Information technology in pre-service teacher education within a New Zealand College of Education : a thesis presented in partial fulfilment of the requirements for the degree of Master of Education at Massey University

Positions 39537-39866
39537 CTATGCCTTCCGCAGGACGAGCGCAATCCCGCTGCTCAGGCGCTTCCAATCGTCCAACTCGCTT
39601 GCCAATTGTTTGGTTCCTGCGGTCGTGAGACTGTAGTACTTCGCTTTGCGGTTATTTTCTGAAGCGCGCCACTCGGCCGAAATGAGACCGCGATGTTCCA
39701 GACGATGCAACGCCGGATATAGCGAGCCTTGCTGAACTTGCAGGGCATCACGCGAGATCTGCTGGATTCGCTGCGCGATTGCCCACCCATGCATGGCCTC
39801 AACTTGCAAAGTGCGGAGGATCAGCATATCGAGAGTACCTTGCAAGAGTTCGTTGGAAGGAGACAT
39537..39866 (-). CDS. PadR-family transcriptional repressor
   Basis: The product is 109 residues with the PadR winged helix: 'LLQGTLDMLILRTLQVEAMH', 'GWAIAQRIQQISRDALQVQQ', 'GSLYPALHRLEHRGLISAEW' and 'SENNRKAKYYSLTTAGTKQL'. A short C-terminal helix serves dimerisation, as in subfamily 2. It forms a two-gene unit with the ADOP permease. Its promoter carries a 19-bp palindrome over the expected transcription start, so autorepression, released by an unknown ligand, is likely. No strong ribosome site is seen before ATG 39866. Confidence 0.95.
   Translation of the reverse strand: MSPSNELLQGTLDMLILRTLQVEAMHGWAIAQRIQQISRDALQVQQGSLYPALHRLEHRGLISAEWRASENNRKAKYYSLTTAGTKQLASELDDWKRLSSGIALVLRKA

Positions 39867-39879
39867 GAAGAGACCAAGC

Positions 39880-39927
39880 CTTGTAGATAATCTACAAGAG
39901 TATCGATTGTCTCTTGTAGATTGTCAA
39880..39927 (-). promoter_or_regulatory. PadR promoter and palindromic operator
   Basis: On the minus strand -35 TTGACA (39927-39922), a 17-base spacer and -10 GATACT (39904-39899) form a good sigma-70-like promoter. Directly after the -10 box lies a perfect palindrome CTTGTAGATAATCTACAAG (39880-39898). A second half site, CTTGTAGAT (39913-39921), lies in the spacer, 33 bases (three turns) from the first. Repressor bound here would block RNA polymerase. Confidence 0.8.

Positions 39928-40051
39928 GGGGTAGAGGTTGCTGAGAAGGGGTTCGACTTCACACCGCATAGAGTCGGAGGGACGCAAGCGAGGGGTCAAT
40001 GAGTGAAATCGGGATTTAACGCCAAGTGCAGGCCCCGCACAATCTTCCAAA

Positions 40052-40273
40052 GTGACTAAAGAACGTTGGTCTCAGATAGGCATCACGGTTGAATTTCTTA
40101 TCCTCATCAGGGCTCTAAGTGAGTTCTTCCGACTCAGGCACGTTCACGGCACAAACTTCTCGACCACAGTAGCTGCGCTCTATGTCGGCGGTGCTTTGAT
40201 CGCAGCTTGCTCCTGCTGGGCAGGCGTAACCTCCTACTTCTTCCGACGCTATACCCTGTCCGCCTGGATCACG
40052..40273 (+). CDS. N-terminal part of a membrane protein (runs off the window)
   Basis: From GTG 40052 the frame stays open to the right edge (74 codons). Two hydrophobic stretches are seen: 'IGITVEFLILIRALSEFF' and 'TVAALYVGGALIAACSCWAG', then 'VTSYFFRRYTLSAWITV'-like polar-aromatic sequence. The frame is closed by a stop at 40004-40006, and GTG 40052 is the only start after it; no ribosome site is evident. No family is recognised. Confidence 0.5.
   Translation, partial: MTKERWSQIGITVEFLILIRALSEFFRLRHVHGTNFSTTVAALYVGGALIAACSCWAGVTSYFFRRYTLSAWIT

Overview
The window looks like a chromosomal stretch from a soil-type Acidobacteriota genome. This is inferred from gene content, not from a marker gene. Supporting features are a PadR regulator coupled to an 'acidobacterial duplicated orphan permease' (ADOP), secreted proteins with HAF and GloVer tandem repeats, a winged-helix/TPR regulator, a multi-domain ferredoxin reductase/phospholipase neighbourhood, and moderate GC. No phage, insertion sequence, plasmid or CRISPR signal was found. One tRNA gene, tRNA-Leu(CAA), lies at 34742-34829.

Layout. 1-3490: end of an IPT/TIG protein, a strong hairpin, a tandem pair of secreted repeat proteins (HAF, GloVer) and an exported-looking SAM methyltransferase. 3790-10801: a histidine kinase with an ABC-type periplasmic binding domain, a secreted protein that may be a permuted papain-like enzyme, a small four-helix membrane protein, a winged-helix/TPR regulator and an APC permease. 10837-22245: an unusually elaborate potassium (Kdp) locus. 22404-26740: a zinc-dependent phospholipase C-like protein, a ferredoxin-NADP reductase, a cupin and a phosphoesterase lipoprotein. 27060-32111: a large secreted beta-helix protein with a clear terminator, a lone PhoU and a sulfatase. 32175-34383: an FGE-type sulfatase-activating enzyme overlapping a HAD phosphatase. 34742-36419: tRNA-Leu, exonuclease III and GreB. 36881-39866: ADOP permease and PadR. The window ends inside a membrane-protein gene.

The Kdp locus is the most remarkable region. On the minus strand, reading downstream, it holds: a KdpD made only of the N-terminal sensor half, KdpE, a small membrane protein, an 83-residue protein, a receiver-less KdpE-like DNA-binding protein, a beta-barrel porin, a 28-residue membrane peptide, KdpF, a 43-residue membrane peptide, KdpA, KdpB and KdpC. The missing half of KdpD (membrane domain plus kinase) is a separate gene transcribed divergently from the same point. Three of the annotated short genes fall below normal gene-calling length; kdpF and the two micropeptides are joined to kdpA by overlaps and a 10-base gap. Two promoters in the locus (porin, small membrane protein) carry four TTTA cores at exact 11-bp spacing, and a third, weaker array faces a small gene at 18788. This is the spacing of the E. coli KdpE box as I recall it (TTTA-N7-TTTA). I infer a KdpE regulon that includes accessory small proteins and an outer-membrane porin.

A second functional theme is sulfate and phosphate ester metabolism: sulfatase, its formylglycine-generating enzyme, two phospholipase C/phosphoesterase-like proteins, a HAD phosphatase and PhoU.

This thesis examines the use of Information Technology (IT) by lecturers and pre-service student teachers at the Auckland College of Education to provide a basis for future development of policy and programmes. The concept of IT is examined and the term defined in terms of a broad range of artefacts, knowledge and skills which includes the use of computers, but also other technologies for handling and storing information. Information skills are also identified as being an important component of IT. The development of IT use in pre-service teacher education is examined in New Zealand, and for comparison in the United Kingdom, the U.S.A. and Australia. The survey demonstrates that the place of IT in pre-service teacher education was originally ignored by education authorities in those countries in favour of in-service teacher education, but in recent years has has become the subject of official concern and, overseas, action. The establishment of goals and standards for pre-service IT teacher education is one reflection of this concern in a number of countries. The literature indicates a number of issues that need to be addressed if pre-service teacher education institutions are to successfully prepare teachers to work in IT- enhanced schools. These include the development of teacher education programmes which integrate IT and emphasise its pedagogical use, the. provision of adequate IT teaching experience for student teachers, the provision of resources and staff development for teacher educators. A survey of lecturers, first and final year primary student teachers, and graduating secondary student teachers indicates that, while all groups have a high degree of access to computers and many have basis skills in using software, the use of computers and other information technologies within the College curriculum is limited. All groups believe that skills in using IT are important for beginning teachers but most lecturers do not model its use or teach its use in schools. Students have limited experience in using IT during practicum sessions, and lecturers, themselves, have limited practical experience of IT in education. The importance of strategies indicated by the literature for improving this aspect of pre-service teacher education is supported by the findings of the research. The various factors identified as influencing pre-service teacher education are summarised in a model which draws attention to the different sites in which students develop a range of skills, knowledge and attitudes, all of which affect their understanding and capacity to use IT in their teaching roles. In the light of these findings, and the absence of any previous New Zealand research in this area, the study identifies areas where there is a need for further research. It is argued that such research is urgently needed in view of growing concern at the ineffectiveness of pre-service teacher education in this area.